There have been lots of scoring chances in Winnipeg Jets games over the first month of the season, but they’re largely happening at one end of the ice.
There is a good argument to be made that Jets goalie Connor Hellebuyck – and his 93.0 save percentage in the first month of the year – is the team’s most valuable player. Despite Winnipeg’s respectable 10-7-1 record to start the year, it certainly feels as though the team’s win-loss record is a bit on the flattering side.
Put aside the fact that the team has a negative goal differential and consider some of the other key performance indicators for this team:
- 48.9 Corsi% at even strength
- 47.1 Goal% at even strength
- 41.9 Expected Goal% at even strength
- 5.3 goals per 60 minutes on the power play (21st in NHL)
- 10.1 goals against per 60 minutes on the penalty kill (28th in NHL)
At the surface level, it seems as though Winnipeg is becoming this year’s version of a team that gets marginally outplayed territorially on most nights, but has a goaltending advantage that acts as a bit of a neutralizer.
Of course, the special-teams numbers on top of the shaky even-strength play creates a tough situation for Paul Maurice and the rest of the coaching staff.
The good news is that Winnipeg isn’t being routinely outshot so far this season – the Jets are 42 shot attempts in the red, which amounts to a disadvantage of 2.5 per game. You would like to see more time in the offensive zone and less away from Hellebuyck’s end of the ice, but it’s not as if this type of performance is going to unilaterally sink a team.
But the mantra of “not all shots are created equal” certainly applies to this Winnipeg roster, and it manifests in the data.
Winnipeg’s expected goal numbers – which take into consideration both the volume of shots on the ice and the quality of those shots based on distance, angles, shot types, et al. – are substantially worse. In fact, the delta between Winnipeg’s expected goal rates and shot rates is a massive outlier within the league. No team has a differential even half that of the Jets.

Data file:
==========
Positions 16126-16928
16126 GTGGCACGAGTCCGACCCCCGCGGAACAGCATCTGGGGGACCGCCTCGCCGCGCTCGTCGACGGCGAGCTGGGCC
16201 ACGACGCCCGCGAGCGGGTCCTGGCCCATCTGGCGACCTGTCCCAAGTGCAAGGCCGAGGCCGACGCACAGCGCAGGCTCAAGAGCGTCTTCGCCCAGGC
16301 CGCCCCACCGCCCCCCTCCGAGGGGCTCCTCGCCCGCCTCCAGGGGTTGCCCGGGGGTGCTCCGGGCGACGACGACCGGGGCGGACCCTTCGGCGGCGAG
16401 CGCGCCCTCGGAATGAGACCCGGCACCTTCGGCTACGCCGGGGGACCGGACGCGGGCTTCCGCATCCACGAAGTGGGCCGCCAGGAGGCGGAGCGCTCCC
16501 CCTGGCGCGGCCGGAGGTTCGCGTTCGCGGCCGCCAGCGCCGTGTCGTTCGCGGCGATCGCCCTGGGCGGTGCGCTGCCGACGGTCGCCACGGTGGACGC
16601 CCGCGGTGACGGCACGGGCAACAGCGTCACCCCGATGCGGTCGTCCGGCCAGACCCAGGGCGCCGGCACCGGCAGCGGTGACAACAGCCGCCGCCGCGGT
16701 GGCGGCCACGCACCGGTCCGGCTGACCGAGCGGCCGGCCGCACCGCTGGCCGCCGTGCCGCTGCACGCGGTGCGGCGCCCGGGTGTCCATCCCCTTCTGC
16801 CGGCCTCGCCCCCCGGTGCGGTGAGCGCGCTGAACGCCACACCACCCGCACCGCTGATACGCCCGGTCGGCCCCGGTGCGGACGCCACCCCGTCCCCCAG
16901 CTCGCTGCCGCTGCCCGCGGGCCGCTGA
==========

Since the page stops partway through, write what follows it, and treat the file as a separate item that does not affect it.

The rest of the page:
You can see this in the expected shooting rates for Winnipeg on a game-by-game basis. Not only does Hellebuyck tend to see proportionally more shots from the interior and the slot, but Winnipeg’s offence has tremendous difficulty piercing the interior of the opposition’s defence.
Add the big quality disadvantage to a small volume disadvantage, and you see why there are concerns about this team’s immediate future, irrespective of record:
This is why the expected goal rates are so unfavourable, relative to the team’s shot differentials – opponents take shots from close and in tight, and Winnipeg does not. It means that the average opponent shot attempt at even strength has been about one per cent more likely to find the back of the net than a shot attempt by the Jets. That is sizable.
HockeyViz does a fantastic job of creating heat maps that capture the issue well. Consider again the difference between the average Winnipeg shot and the average opponent shot. In Winnipeg’s case, most of the volume is from the perimeter. In their opponent’s case, most of the volume is in and around Hellebuyck’s crease:
At the skater level on the defensive side, the problem isn’t unique to one line or a couple of pairings.
Absent Mason Appleton, Adam Lowry, Patrik Laine and Gabriel Bourque, every Jets skater is seeing higher-than-average quality shots against while on the ice. That group is headlined by five forwards – Nikolaj Ehlers (at 5.2 per cent), Mathieu Perreault, Kyle Connor, Jack Roslovic, and Andrew Copp. The concerning part there – same as it was last season – is that most of those guys are the players the Jets are expecting to drive the proverbial bus and win games.
In most cases, shot rates and expected goals tend to be quite similar to one another unless a team has truly mastered the art of counterattacking hockey. But Winnipeg is, again, an emphatic outlier on both ends of the ice so far this season. And although the goal differentials are hanging close to average right now, a huge piece of that has been their goaltender outplaying the opposing netminder most nights.
Goalie advantages are huge – the Jets lived the other side of the coin for years with Ondrej Pavelec and company out there. But eventually this dam will break. Either the defence will have to step up their structural interior play in the defensive zone, or the offence will have to start generating more dangerous scoring chances.
If neither happens the Jets remain a team at risk of slipping in the standings.
Data via Evolving Hockey, Hockey Reference, and Hockey Viz